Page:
Where Does Your Tax Money Go?

Country/area: Belgium

Organisation: De Tijd

Organisation size: Big

Publication date: 06/10/2021

Credit: Thomas Segers, Thomas Roelens, Raphael Cockx, Dieter Dujardin, Wouter Vervenne, Pieter Blomme


Thomas Roelens — Head of datajournalism @ De Tijd

Thomas Roelens — Datajournalist

Raphael Cockx — Newsroom developer

Dieter Dujardin — Politicial Journalist

Pieter Blomme — Senior editor

Project description:

In the digital article ‘Where does your tax money go?’ we tried to offer readers an overview about government spending. The Belgian government lacks a central platform where this information in easily available in a comprehensive way. Although we wanted to fill this information gap, we were reticent to just drop all the numbers in one visualisation. We still strove to fulfil our role as a newspaper and guide our readers through the story.

Impact reached:

The article was published in November 2021, during the parliamentary debates about the budget for the coming year. Because the numbers for 2020 weren’t available we focussed on the government spending from 2000 to 2019, using this period as a summary of all the structural features of Belgian government spending. The data revealed a pattern of skewed expenses due to our complex federal structure, high government debt, shattered land use and ageing population. All of these were often mentioned before but for the first time they became visible in a comprehensive visualisation.

The article became our nr 1 best read interactive of the year, gained a lot of traction of social media and sparked the debate about government spending spiralling out of control.


Techniques/technologies used:

The data was collected from the national bank of Belgium. Analysis of these figures was done in R while the visualisation was entirely created with javascript and d3.js. Two data journalists from our datateam first wrote a draft themselves and then passed it to one of the senior political writers in order to add hooks to the current political debate.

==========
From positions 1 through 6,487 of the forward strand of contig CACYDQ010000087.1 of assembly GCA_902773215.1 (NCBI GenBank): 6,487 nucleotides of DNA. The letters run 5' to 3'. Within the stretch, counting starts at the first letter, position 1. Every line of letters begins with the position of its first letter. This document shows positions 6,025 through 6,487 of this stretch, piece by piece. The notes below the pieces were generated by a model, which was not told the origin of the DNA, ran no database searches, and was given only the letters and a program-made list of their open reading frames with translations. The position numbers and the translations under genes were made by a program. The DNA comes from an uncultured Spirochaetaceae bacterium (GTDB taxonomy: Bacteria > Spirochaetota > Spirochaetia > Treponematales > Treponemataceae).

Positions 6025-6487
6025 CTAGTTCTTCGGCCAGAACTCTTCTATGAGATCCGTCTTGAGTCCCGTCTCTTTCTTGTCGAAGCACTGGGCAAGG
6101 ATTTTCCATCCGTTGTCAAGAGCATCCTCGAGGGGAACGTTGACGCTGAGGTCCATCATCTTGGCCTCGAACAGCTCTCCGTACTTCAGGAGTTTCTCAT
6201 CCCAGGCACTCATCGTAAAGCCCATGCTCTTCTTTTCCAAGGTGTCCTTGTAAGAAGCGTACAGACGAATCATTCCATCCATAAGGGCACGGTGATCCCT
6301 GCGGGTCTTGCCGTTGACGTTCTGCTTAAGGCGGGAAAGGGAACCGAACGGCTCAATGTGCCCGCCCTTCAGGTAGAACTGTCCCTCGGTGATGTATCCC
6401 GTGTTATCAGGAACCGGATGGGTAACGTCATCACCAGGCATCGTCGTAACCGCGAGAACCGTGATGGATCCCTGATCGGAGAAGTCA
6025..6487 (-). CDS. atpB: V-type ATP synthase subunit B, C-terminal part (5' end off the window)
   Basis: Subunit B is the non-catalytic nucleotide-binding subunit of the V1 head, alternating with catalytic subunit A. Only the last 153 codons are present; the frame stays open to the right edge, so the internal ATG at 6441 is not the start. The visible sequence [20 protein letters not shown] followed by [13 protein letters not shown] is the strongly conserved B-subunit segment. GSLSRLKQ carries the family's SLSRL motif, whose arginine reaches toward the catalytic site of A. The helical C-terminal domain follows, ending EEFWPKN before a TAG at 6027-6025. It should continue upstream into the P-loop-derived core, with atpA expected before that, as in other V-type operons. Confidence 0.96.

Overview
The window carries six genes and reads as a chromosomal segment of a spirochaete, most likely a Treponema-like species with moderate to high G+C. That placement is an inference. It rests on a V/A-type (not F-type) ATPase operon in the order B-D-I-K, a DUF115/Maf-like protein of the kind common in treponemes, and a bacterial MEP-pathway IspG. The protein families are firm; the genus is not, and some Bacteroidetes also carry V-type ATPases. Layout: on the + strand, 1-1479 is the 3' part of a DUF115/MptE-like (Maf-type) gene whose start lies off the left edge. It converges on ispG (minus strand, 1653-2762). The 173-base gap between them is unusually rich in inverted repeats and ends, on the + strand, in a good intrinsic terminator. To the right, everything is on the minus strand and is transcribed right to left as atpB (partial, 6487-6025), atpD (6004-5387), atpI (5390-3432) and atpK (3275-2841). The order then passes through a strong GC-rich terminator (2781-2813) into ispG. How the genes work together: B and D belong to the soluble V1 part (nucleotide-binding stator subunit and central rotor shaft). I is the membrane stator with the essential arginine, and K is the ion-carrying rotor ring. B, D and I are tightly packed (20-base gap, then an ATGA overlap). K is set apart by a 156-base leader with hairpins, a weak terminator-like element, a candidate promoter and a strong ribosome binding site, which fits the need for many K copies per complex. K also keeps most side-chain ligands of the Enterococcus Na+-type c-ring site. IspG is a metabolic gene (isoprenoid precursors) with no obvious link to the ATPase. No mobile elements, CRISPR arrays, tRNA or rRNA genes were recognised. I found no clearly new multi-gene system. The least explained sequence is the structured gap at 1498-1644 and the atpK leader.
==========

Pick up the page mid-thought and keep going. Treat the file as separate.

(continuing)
For the translation to print an export of the svg was made and the final annotations were added in illustrator. 

What was the hardest part of this project?

The most striking part of the project is that we were the first to create a central visualisation of Belgian government spending. Although such dashboard exist in many neighbouring countries this was still lacking in Belgian media. Rather than just copy one of those platforms we crafted a custom story ourselves, staying close to the central function of our newspaper: giving insight and guidance through the noise.

The creation of the visualisations and scrollytelling format was daunting but luckily we can rely a shared expertise and many internal examples that were created during the past couple of years. This allowed us to create the visualisation in no more than a week with no more than 4 journalists.

What can others learn from this project?

In our view, the role of a newspaper is different from a statistical (governmental) organisation. Although we encourage the trend of recent years to publish the data and methods behind a dataproject we still want to focus on telling stories, rather than building dashboards or datadumps.

Project links: